Call Our HELPLINE: 1-800-4PD-INFO (473-4636)


It began with a tremor Involuntary shaking of the hands, arms, legs, jaw or tongue. The typical Parkinson’s tremor is “pill-rolling” – it looks like holding a pill between thumb and forefinger and continuously rolling it around. Some people report an internal tremor, a shaking sensation inside the chest, abdomen or limbs that cannot be seen. Most Parkinson’s tremor is “resting tremor,” which lessens during sleep and when the body part is actively in use. in my left hand — my only symptom at the time. In summer 2008, I was diagnosed with Parkinson’s disease (PD). I was in shock the minute my neurologist confirmed my worst fear.

I went on a really low dose of Amantadine and Mirapex and life became pretty good again. My husband and I, along with our two grown children, had grown to accept the fact that I had PD. At this stage, over the next few years I was active and able to do all my daily chores at home and cook for the family.

Unfortunately, in the fall of 2012, I was diagnosed with stage two breast cancer in the right breast. The oncologist said that I had to undergo chemotherapy so he could shrink the tumor, because it was so large. After that, to be sure that cancer was completely eradicated, I would have to undergo surgery to remove the lump, followed by radiation treatment. Even in hard times, God has a way of giving hope and lifting your spirits. In my case, the prognosis for the cancer was very good and to top it off, the lymph nodes were negative. I couldn’t have asked for more.

As I was undergoing radiation and coming up on my last session, my friends and family mentioned that I was leaning to one side too much and was also falling down more than normal. When we went to see Dr. Bowman (for my PD), he immediately put me on Carbidopa-Levodopa. There was no question in his mind that my Parkinson’s had progressed. He also dispelled that my PD was not worsening because of my bout with cancer, which people had led us believe. So bad news again. 

Humans have so much resilience in them that it absolutely amazes me. All of us somehow accept the things we cannot change and some have the wisdom and will to change the things we can. At this point, my neurologist told me that deep brain stimulation (DBS) A surgical treatment for Parkinson's disease. A special wire (lead) is inserted into a specific area of the brain responsible for movement. The lead is connected to a pacemaker-like device implanted in the chest region. This device creates electrical pulses, sent through the lead, which “stimulate” the brain and control abnormal brain cell activity. surgery was my only option. When I met the surgeon I was nervous because I was feeling a little weak from all my body had been through and I wasn’t sure I could withstand the surgery. But the surgeon assured me that I would do fine. And I did. The DBS was successful.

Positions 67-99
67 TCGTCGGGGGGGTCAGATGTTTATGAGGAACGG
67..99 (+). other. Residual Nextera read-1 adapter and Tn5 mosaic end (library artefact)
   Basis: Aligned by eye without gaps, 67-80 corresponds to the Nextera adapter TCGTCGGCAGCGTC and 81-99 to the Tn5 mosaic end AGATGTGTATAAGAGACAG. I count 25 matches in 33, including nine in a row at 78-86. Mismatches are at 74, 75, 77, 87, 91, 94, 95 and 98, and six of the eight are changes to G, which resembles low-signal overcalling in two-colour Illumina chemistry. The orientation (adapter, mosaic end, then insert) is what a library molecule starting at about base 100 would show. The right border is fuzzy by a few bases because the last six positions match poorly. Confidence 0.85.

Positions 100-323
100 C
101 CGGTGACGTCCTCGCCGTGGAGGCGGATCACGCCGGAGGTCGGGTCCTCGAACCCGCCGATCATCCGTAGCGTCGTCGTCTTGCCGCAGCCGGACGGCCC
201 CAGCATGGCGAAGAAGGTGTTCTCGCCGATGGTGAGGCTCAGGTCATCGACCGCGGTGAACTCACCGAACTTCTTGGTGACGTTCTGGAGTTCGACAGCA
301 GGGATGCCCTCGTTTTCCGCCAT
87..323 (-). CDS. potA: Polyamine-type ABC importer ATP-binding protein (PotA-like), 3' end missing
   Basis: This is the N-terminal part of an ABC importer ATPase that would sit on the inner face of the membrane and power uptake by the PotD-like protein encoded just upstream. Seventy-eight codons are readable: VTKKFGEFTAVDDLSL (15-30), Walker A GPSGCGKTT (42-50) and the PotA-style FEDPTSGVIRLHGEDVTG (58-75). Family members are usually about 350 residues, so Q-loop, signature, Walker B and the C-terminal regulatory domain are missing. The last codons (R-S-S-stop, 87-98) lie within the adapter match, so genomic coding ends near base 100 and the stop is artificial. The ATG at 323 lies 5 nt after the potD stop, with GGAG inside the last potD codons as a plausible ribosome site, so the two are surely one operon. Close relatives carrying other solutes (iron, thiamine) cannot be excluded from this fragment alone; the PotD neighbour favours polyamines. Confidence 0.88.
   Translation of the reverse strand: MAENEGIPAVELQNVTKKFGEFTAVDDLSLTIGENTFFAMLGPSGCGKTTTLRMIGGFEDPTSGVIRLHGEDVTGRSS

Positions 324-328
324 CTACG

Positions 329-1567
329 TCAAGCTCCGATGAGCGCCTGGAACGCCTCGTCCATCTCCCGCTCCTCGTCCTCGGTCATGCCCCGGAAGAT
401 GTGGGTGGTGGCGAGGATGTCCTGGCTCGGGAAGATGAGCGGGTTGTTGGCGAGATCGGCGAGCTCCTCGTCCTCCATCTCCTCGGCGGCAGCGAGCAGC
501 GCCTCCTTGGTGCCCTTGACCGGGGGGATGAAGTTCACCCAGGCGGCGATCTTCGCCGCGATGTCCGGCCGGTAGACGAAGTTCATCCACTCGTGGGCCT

A couple of months later I had fully recovery. Friends and family complimented me saying that I looked much better and healthier. They also said I was sharp and staying on top of things. In my most recent checkup with my neurologist, he agreed, saying I looked much better than I did at my last visit.

My goal is to maintain this level of activity and improvement, while staying positive! I am so thankful for all of my family and friends that have supported me and want to show them that I can fight!

I signed up for the National Parkinson Foundation (NPF) Moving Day® NC Triangle to beat this disease and to help others like me. The money raised from Moving Day® will have a positive impact and help NPF further PD research —from studying new treatments to new exercise regimens. Join or support my Moving Day® NC Triangle team, “Nalini the Bionic Woman,” today!


mail icon

Subscribe here to get the latest news on treatments, research and other updates.